CHEAT #2: There are no children in Charles Ryder's marriage to Celia. In the TV series, he seemed like such a shit to go away for two years and have no wish to see his children at all on his return. Not having children in the film version means you don't despise his callousness in leaving to paint and then leaving the marriage for Julia. Which I suppose is a cheat. But I think the film tried to even out this cheat by not mentioning Celia's adultery at all, so we weren't invited to blame her either.

CHEAT #3: The film rather dimmed the excellence of Anthony Blanche. As a real and substantial person, he wasn't there in the same way. I was glad the film retained his pointed criticism of Ryder's jungle paintings, "simple creamy English charm playing tigers", but it didn't deliver the same wallop as when the words issued forth from the Anthony Blanche brought alive to us by Nickolas Grace. He was just a copy. I think even the early blankness of Jeremy Irons' Ryder could have stacked up well against him.

What's not a cheat, however, is that the film manages to convey why Charles Ryder is worth spending time with. It translates that internal access we have to him in the book into words and behaviour that are apparent to others around him at the time. Yes, I grant that Jeremy Irons' narration explains the internals to us, I just think we still needed to see a basis for others connecting to him. The film does this well, I think. For example, I decided I liked Matthew Goode's Ryder when he actually said something at that initial lunch with the plovers' eggs. It had a different impact to watching Jeremy Irons eat lunch and say nothing of consequence, while his future self talked over the scene. Do you get me.

Oh, I have not said my main point yet, and it is this; I really liked this film. I don't know why people didn't like it. I want it to be praised, not derided. Because I think it did really well... Actually, more. I think it succeeded. There was a piercing clarity to the sadness that I had not expected considering the time constraints. Yes, there are some shortcomings, and I will name them now:
  • Aloysius not consulted nearly enough
  • Ryder's father not as hilarious as John Gielgud
  • the aforementioned Anthony Blanche problem
But otherwise I support the film entirely. One thing I thought would be a problem for me is the number of instances where people say to Ryder that all he wants is to possess Brideshead. Because I don't think that's true, I thought I would have a problem with this implication. But I found that actually, this was not a concrete implication made by the film. People are wrong if they think the film paints Ryder as heartlessly acquisitive. See, when things like that were said to or about him, they were presented as people's suspicions. So they were a question about him, rather than an answer, and one that we get to decide - or not decide - ourselves. I like that he himself is not sure. I think he's lovely.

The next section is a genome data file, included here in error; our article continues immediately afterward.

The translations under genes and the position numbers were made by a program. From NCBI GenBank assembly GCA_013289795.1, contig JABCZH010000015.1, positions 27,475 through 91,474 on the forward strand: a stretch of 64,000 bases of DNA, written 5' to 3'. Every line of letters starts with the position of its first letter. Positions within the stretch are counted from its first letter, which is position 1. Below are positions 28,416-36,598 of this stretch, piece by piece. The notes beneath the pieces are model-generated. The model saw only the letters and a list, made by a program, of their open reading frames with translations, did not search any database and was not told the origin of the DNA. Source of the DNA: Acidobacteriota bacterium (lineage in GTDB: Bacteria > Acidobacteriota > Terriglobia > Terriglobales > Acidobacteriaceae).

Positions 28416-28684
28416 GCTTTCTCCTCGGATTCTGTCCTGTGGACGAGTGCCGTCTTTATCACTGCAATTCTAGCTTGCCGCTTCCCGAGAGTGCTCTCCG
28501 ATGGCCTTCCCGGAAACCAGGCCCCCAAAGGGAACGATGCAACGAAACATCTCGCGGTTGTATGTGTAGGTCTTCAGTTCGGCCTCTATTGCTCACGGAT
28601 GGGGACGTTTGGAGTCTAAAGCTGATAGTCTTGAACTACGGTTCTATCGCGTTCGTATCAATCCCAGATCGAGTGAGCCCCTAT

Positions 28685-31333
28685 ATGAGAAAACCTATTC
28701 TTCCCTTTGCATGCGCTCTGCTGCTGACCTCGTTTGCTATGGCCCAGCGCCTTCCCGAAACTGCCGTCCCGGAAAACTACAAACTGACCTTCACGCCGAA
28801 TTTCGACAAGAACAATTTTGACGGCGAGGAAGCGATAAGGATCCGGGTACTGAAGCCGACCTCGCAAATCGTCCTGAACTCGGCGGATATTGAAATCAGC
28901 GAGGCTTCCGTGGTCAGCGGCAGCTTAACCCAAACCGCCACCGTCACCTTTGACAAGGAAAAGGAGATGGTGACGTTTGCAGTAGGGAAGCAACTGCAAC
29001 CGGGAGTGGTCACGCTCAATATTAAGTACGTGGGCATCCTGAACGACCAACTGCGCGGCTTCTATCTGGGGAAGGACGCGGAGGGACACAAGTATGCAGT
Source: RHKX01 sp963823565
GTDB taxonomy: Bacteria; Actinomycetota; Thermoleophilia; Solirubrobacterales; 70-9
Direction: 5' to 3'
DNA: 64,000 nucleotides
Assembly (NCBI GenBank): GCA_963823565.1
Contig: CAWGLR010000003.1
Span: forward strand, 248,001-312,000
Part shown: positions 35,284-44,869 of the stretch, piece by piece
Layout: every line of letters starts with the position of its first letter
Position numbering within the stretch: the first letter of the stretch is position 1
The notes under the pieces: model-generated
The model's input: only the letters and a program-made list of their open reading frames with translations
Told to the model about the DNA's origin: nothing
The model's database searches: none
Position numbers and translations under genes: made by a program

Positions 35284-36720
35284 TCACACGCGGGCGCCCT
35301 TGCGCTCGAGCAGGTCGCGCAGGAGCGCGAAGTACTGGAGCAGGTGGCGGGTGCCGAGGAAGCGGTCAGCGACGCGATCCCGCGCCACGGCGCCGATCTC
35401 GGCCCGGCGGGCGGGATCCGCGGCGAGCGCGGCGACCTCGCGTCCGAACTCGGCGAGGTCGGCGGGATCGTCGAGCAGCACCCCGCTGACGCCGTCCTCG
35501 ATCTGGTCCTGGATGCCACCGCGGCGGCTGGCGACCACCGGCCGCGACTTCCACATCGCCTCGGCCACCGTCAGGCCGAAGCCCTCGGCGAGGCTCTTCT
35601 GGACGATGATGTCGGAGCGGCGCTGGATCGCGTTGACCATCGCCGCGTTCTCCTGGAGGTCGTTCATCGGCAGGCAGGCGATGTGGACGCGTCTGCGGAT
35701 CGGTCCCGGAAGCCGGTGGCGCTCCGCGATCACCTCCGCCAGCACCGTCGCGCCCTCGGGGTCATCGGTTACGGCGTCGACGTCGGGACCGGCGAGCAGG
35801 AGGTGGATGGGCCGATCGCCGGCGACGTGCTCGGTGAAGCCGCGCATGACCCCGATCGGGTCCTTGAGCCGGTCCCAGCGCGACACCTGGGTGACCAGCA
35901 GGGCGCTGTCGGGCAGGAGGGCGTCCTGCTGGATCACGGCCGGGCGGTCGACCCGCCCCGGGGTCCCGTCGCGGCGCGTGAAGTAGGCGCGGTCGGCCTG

Another concern I've heard expressed is, does the film quash the queer by showing Ryder's attraction to Julia early? I don't think so. It does bring it on early, yes. But I think the film shows the same amount of queer - actually, slightly more - as the TV series did. There was always something undecideable about whether the romantic friendship between Sebastian and Ryder was carnal or not. Both the TV series and the film display an ease with male affection, but what the film does - which the TV series never did - is have a scene where Sebastian kisses Ryder with something more than platonic intent. The kiss is not shown as unwelcome, but as a sign of anything more, it's still undecideable. So I don't think the queer was quashed. There was just more history provided to the - yes, carnal - relationship that later develops between Ryder and Julia.

Another criticism I've heard expressed is that Emma Thompson's Lady Marchmain is inaccurate. I can't really remember what she was like in the book, but in the TV series Lady Marchmain presented with very little force - I couldn't really see her shaping anybody's debilitating guilt. There is more force to the Emma Thompson version. It appears people object to this - I don't, because there's also more despair. I preferred it.

My final point: the last scene in the chapel is entirely PERFECT. Just EXACTLY. So, there you are.